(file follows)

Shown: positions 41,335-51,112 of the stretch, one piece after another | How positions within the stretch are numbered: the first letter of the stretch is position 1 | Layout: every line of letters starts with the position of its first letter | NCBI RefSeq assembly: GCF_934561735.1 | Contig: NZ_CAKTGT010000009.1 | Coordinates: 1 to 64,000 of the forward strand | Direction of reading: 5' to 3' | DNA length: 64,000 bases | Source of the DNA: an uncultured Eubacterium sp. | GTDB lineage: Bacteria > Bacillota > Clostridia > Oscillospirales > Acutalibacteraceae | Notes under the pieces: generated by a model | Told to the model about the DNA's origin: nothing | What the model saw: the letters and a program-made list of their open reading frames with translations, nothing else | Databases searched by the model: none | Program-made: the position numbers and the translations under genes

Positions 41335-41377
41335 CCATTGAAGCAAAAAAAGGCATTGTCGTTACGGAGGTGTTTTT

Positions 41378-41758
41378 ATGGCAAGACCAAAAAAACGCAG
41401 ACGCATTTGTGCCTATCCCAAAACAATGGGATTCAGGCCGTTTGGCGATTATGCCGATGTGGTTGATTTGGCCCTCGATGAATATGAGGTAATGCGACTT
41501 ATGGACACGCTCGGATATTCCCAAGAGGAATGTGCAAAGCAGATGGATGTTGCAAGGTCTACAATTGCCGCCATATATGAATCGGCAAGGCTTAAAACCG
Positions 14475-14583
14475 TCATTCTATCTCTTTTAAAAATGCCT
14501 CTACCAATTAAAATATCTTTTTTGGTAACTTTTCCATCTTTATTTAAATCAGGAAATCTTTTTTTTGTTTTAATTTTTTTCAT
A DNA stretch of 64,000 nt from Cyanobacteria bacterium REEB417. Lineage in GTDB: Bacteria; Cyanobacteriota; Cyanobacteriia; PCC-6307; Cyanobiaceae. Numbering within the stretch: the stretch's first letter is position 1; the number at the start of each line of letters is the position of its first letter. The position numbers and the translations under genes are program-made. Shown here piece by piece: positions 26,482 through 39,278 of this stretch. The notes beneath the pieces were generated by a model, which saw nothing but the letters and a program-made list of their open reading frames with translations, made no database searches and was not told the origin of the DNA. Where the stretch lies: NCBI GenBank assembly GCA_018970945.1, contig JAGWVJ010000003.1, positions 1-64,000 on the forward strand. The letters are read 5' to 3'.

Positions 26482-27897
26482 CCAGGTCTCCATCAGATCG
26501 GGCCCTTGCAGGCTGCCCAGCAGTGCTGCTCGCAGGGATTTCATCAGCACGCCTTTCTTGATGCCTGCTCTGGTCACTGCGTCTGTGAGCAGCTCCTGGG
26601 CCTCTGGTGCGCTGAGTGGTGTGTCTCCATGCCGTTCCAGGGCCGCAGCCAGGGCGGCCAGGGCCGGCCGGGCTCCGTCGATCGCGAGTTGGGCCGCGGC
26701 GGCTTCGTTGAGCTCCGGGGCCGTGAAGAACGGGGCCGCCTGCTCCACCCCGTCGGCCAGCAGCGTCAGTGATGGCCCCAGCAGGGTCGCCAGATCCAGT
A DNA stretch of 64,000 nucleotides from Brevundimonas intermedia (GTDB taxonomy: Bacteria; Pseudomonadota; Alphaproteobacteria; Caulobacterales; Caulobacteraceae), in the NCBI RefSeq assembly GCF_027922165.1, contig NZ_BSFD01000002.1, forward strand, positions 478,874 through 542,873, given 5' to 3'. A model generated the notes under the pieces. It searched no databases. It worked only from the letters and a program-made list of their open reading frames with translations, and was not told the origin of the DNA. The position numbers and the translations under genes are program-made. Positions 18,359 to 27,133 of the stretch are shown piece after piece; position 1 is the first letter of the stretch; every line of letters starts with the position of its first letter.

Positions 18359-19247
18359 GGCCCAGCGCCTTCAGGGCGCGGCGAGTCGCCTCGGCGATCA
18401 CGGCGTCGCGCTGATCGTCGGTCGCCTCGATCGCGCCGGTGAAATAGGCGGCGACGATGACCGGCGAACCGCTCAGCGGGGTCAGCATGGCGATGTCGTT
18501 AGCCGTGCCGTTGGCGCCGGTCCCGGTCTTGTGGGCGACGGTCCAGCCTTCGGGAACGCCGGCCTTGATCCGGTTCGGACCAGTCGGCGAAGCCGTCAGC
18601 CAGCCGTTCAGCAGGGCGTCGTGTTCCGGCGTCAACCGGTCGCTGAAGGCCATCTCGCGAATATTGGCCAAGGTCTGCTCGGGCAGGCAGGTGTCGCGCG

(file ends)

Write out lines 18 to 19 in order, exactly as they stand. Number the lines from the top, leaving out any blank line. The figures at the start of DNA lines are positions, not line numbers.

Positions 18359-19247
18359 GGCCCAGCGCCTTCAGGGCGCGGCGAGTCGCCTCGGCGATCA